Alas, their stuff is a bit too rich for me at the moment.

Jesse Hamm said...

Nice work by Dantan. I like that the model is just chilling out in the studio; it's rare to see that kind of portrayal in 19th century art.

I just found a similar Dantan painting while surfing, of a cast being made of a model's leg. Neat glimpses behind the scenes.

Nicole Cardiff said...

Just wanted to chime in and say I'm also quite impressed with my Freedom of Teach figure. I look at it every time I need to do extensive musculature, and it really helps.

Tidah said...

http://www.artnatomia.net/uk/artnatomyProgram.html

Dave Golas said...

What timing! I just got home after my Ecorche class at the Pennsylvania Academy of the Fine Arts! We were using plaster versions of those casts to determine them muscular anatomy of the legs. I love it!

Tidah said...

The above link is an application that lets you see facial muscles and how they work to make expressions. Click on Application, then Level II to get to the realistic face with the muscle groups that you can change separately.

(Sorry about the double post. I'm not running at full-speed today, I'm afraid.)

etc, etc said...

SculptShop also carries the Eliot Goldfinger dissection casts.

Frank-Joseph said...

My anatomy instructor from Art Center, Rey Bustos, teaches an entire class on creating ecorches. His awesome website has some examples of his students' work (along with works in progress!).

Here's a link to the ecorche I created in "Rey's Anatomy."

Erik Bongers said...

If you google on "KÖRPERWELTEN" and look at the images you get a glimpse of a couple of exhibitions by a German 'taxidermist' of some sort that 'siliconizes' human bodies.

Very interesting for artists.
There's an official site on BodyWorlds but it doesn't feature much visual material.

Erik Bongers said...

This Belgian site has some good images.

Alison said...

Wow! My life drawing class just did some studies from a few of Jean-Antoine Houdon ecorches! We were doing cross contour muscle studies.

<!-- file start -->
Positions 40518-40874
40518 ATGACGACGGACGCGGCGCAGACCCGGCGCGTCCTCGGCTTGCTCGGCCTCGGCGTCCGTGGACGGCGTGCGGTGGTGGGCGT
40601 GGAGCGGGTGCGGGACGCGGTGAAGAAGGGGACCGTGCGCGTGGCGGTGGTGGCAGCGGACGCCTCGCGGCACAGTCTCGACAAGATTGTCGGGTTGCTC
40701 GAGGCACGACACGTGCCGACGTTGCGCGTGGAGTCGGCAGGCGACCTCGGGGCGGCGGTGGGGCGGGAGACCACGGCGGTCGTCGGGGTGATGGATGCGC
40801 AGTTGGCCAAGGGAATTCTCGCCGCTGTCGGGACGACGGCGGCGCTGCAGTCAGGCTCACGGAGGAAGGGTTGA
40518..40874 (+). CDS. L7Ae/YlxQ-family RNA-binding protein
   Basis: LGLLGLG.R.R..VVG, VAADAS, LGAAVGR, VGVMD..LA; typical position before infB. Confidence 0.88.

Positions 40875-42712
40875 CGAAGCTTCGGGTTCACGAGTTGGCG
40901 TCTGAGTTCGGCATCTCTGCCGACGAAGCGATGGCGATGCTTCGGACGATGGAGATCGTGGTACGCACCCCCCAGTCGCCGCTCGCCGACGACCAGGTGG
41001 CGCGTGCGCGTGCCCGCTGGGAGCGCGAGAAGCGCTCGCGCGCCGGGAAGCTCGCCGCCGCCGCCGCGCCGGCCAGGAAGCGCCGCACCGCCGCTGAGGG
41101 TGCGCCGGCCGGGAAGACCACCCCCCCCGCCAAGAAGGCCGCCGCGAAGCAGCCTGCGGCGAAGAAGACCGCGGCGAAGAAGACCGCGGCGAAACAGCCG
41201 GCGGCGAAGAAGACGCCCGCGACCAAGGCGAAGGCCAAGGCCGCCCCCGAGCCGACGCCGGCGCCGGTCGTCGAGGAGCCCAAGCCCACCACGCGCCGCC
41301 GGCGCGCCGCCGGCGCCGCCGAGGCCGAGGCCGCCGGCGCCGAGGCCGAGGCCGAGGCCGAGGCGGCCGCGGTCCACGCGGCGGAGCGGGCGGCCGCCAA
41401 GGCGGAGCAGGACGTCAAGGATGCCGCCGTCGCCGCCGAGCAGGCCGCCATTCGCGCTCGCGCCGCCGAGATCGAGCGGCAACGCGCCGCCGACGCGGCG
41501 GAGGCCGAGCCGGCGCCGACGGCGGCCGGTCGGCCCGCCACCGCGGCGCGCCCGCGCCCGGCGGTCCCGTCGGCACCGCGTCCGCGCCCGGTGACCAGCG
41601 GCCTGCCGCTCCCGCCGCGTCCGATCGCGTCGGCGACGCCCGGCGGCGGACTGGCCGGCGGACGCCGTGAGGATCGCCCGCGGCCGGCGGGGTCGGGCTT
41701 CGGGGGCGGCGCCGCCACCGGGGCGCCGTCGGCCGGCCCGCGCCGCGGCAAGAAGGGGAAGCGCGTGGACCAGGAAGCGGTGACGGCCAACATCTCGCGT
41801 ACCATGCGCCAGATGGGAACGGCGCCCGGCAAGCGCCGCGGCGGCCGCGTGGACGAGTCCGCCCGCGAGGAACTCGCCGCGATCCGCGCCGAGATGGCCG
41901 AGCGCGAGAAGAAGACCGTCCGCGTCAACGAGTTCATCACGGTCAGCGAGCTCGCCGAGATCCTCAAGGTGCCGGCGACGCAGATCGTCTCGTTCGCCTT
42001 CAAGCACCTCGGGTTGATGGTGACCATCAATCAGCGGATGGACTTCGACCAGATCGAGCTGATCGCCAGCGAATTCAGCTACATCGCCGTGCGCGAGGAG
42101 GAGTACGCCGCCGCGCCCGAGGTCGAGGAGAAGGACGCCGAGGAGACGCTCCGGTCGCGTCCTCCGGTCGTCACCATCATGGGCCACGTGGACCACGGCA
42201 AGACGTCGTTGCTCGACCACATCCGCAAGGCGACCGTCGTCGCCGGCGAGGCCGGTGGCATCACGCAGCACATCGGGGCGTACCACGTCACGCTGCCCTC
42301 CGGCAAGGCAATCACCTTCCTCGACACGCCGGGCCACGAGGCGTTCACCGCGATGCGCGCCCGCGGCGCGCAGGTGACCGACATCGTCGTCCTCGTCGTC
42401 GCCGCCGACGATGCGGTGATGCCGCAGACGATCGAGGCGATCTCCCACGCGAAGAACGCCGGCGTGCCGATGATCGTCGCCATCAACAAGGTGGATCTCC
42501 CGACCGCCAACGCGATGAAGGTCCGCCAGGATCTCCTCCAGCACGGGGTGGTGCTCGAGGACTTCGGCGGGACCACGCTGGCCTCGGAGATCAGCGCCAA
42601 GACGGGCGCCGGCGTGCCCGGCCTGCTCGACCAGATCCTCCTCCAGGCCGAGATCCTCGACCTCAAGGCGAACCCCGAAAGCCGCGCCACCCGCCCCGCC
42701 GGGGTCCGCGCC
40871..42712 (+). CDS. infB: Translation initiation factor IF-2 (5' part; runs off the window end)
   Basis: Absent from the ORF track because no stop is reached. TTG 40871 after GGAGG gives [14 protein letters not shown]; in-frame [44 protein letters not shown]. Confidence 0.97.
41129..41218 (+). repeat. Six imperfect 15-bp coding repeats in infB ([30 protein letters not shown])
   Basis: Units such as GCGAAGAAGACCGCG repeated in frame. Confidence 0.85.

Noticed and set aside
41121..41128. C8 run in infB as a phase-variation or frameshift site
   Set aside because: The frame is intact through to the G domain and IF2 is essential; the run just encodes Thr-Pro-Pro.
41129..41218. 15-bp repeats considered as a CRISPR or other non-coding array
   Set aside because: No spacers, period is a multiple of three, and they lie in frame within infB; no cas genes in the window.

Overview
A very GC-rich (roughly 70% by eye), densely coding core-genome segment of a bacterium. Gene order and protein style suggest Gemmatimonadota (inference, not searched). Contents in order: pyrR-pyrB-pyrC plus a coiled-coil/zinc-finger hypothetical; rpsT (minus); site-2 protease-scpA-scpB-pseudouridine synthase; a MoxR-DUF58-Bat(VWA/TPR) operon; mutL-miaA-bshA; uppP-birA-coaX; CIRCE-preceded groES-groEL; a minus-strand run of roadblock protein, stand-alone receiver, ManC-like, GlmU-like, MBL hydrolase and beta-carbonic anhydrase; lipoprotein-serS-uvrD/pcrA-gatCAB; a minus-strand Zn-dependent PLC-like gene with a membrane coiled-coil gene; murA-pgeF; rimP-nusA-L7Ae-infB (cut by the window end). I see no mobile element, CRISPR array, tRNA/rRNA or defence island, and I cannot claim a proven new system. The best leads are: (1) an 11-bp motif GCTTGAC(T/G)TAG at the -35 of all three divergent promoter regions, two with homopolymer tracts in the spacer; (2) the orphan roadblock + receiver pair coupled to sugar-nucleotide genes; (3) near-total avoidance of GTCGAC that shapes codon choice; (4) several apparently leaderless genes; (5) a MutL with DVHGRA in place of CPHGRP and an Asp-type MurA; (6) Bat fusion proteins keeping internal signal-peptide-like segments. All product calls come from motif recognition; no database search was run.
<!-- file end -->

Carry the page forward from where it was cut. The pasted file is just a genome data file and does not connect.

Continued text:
Sadly, I think the John the Baptist ecorche that the school has is quite a few generations away from the original. I didn't realize how much detail the original had!

Björn said...

There are two schools in Europe that teaches Ecorché sculpting -- LTU in Sweden and Florence academy of art.

William said...

i won't question the usefullness of anatomy studies. of course they are necessary, and a basic knowledge is required if you want to make a solid drawing.

but students and artists should be warned not to be involved too much into the study of muscles and bones. A dutch master once critized the nudes drawn by some of his fellow artists because they looked like "dried fish", of course because the underlying muscle structure was too visible.

and i recall an impressionest painter, who once said that when drawing from life, you should forget all you know and focus on what you see, or your brain will mislead you.

personally, i think the truth lies somewhere in the middle. i let myself guide by what i see, but it's nice to fall back on a basic understanding of anatomy and how it influences form and shadow. knowledge of anatomy should not become a study in itself; rather it should be used as a tool, but one that is indispensible.

Johan said...